Climate activist convicted in Montana pipeline protest

Climate activist convicted in Montana pipeline protest
An activist trying to highlight the effects of climate change has been convicted for closing a valve on a pipeline carrying crude oil from Canada to the US. He is the third activist to be convicted over the multi-state civil disobedience action.

A Montana jury found Leonard Higgins of Portland, Oregon, guilty of criminal mischief and trespassing Wednesday. Higgins entered a fence site near Big Sandy, Montana, in October 2016 and closed a valve on a pipeline operated by Spectra Energy. Higgins, 65, faces up to 10 years in prison and a $50,000 fine.

The 12-person jury could have found Higgins guilty of a lesser charge, but determined that his actions caused more than $1,500 in damage to the pipeline’s owner Enbridge Corp., making the criminal mischief a felony offense, according to the Corvallis Gazette Times.

Higgins was one of five activists known as the “Valve Turners,” who took part in the #ShutDown pipeline protests organized by the Climate Disobedience Center in October 2016. Other activists carried out similar acts of civil disobedience to protest oil coming from Canada’s tar sands to the US in Minnesota, North Dakota and Washington state, and beamed the protests on Facebook Live.

When Higgins was asked by a reporter if he would follow through with the illegal act a second time, he said: "Yes," and added that "my only regret is that I didn't start working on this problem sooner." 

Higgins is the third activist to be convicted on charges resulting from the incidents.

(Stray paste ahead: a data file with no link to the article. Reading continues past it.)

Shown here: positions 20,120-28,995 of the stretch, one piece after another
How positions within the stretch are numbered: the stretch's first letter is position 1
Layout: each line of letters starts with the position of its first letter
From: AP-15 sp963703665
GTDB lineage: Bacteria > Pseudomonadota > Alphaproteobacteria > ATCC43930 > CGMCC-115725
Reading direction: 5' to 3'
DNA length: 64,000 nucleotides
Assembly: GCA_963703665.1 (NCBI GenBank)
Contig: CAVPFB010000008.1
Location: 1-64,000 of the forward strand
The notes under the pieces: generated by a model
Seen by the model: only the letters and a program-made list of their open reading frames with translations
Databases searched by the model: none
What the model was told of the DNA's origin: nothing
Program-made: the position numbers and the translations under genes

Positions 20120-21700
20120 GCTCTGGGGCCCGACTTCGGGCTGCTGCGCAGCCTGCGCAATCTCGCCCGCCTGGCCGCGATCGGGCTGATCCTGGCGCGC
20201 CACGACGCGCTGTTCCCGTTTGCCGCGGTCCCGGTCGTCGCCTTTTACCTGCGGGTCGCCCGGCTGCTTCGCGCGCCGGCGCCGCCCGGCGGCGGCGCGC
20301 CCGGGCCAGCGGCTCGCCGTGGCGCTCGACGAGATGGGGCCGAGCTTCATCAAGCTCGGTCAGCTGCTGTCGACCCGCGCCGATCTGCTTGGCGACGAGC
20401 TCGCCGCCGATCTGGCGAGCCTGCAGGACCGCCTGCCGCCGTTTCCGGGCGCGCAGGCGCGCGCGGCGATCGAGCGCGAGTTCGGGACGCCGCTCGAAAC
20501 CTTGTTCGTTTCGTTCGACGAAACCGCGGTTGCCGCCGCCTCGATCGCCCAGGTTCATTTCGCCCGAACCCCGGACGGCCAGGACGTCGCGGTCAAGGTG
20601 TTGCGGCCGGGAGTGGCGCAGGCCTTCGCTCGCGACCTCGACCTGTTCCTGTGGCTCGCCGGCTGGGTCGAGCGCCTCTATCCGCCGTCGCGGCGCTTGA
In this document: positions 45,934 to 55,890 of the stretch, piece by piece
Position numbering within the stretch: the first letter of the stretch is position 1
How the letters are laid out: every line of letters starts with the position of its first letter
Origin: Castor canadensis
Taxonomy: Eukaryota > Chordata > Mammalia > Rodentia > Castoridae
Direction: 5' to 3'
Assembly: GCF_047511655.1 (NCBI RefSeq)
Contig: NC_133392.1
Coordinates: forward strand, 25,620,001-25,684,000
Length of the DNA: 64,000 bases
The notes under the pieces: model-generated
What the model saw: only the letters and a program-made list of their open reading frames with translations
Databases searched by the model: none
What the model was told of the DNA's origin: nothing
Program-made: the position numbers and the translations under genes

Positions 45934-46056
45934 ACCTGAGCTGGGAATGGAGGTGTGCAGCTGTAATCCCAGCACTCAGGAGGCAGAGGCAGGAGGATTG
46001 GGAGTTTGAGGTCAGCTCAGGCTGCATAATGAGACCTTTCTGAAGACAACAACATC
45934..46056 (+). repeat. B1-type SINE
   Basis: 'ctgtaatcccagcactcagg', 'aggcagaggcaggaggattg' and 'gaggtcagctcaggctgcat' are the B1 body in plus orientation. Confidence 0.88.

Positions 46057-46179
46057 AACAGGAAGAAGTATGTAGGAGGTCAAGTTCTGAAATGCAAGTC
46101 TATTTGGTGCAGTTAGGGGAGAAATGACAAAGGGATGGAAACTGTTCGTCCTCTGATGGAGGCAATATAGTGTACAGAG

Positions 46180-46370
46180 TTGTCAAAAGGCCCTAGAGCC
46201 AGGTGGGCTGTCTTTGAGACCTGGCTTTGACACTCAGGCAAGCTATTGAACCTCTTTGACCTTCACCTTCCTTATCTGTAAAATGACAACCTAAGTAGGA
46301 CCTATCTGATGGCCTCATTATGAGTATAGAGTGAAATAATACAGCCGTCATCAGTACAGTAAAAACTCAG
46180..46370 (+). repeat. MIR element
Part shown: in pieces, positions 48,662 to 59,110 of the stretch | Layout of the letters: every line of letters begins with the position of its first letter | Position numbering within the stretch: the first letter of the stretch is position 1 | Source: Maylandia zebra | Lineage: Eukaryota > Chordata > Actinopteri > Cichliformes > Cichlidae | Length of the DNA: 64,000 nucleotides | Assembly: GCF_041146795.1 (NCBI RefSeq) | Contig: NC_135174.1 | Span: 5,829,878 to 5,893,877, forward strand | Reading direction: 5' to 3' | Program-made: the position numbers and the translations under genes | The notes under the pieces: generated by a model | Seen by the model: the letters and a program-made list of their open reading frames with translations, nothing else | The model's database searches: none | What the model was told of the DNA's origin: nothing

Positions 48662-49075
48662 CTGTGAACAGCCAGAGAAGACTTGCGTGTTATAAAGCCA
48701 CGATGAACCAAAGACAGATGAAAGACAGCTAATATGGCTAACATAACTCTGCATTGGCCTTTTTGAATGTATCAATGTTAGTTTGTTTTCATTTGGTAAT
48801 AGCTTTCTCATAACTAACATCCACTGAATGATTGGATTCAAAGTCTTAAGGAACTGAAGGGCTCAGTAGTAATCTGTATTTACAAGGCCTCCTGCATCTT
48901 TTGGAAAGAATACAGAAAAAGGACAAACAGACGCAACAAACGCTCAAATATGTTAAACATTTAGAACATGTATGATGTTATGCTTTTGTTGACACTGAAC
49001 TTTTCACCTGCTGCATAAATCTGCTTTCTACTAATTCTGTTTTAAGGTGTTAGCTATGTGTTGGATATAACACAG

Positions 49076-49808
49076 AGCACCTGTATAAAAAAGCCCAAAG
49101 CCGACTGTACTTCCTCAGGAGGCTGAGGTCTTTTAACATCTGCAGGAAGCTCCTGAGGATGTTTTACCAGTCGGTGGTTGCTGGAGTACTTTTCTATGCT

In October, a Pembina County jury, North Dakota  found Michael Foster of Seattle guilty of conspiracy to commit criminal mischief, criminal mischief and trespass. Samuel Jessup of Winooski, Vermont, who filmed Foster's protest, also stood trial and was convicted of conspiracy. Sentencing for both men is scheduled for January 18.

In June, a Skagit County, Washington jury found Ken Ward guilty of burglary for his actions during the coordinated protest.

Ward, 60, was found guilty of second degree burglary for closing a safety valve on the Kinder Morgan Trans Mountain Pipeline and blocking the flow of oil to the Anacortes refineries. The jury deadlocked on a second charge of sabotage.

Ward was facing a maximum sentence of 10 years in prison and a fine of up to $20,000, but Judge Michael Rickert used the “first-time offender waiver” and sentenced Ward to 32 days, including 2 days in custody (served when he was arrested) and 30 days (240 hours) community service in Skagit County, plus six months community service. The state declined to re-file the sabotage charge.

Following his arraignment last October, Ward released a statement that said his direct action was the only effective way to stop the effects of climate change.

"I am a responsible and law abiding citizen," Ward said. "I did these things because I believe that it is the obligation of every thinking person to find a way to stave off climate cataclysm, and there is no effective, legal alternative to personal direct action."